Saturday, February 23, 2013

Asylum Walk (50)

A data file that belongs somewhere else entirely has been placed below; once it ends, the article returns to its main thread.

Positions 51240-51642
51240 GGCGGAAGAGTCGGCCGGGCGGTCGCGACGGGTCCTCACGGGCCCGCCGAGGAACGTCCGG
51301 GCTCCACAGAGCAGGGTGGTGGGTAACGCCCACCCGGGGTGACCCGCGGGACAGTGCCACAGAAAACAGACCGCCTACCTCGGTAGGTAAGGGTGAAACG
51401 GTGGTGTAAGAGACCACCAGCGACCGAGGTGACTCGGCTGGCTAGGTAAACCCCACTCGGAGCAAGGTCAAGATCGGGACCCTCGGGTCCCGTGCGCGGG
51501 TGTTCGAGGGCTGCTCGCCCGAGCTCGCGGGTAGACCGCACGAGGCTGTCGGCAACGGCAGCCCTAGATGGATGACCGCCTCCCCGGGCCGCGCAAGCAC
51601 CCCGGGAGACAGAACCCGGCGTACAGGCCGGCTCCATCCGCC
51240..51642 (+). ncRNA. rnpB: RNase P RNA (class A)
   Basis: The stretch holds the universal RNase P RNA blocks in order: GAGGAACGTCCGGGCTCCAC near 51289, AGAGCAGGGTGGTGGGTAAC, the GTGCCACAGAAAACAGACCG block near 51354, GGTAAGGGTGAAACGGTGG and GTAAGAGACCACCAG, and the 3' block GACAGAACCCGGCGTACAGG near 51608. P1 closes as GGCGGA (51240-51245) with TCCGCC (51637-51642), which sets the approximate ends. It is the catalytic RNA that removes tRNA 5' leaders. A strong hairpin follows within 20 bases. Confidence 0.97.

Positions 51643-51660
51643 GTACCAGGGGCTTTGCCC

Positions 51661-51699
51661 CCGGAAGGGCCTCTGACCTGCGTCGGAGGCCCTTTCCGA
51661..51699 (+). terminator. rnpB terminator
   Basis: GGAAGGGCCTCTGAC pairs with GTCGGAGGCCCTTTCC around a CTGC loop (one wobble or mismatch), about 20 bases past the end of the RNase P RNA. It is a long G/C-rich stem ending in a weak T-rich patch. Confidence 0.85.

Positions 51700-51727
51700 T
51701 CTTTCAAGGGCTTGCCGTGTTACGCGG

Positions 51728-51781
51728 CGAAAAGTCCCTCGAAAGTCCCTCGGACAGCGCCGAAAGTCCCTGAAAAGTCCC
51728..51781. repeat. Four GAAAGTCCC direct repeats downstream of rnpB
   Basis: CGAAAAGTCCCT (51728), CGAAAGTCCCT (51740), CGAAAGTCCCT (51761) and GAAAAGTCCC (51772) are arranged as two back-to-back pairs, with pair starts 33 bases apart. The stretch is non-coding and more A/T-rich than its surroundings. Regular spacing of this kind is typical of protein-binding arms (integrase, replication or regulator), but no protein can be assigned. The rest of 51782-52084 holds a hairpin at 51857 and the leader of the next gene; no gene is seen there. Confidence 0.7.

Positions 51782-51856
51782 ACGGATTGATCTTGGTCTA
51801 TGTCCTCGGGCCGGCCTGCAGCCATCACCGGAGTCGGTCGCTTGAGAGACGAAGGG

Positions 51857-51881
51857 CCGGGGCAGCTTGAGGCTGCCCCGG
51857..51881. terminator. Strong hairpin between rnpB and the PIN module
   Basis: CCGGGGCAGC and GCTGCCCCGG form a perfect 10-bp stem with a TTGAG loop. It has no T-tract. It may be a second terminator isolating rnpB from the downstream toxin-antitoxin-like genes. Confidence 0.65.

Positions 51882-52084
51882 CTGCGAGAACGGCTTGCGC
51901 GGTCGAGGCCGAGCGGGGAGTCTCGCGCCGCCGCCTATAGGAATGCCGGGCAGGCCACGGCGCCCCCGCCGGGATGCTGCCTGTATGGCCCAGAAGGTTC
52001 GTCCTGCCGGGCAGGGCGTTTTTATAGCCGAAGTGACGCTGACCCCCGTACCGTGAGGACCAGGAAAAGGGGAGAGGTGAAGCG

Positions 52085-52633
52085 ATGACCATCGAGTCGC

I love my little boy but I don’t enjoy his company. Sometimes I do. He’s like certain very moody friends: delightful in small doses. (Delightful is probably too strong.) What was I thinking? I ask my friends, or I would ask them if any of us could afford to voice what must be on all our minds, I can’t be the only one. How could I expect to find happiness spending virtually every minute (it would be better if he went out occasionally, but he can’t) with someone so selfishly narrow in his interests, so dogmatically boring in his monologues, so petty in his fleeting whims and so cruelly vindictive when these are frustrated even momentarily? It is sheer misery to be with him day after day. It is slow dripping hell. There, I’ve said it. He’ll change, he’ll improve, people tell me, books and TV shows tell me—but can I stand the 20, 30...50 years the promised transformation may take? What if it doesn’t happen at all? Change will come, yes—that law I accept—but why must it be for the better? The signs point elsewhere. His habits degrade while his will to indulge them strengthens. He is soft clay in the hands of advertisers and the interests they serve. They are not the devil, it is not that simple. But they can’t mold anyone I would wish to live with, or even near. Even to imagine my life with him this way feels already like a long sentence. It is like that moment when a fond glance that feeds a fantasy lingers a little too long, takes in too much, and sees the long decay that will consists of endless pitched assaults on each other’s nerves and spirits. Aside from hopeful visions, this is imagination’s other gift: to let the worst fan out in time. It is better by far that we never meet. We could not possibly be good for each other.

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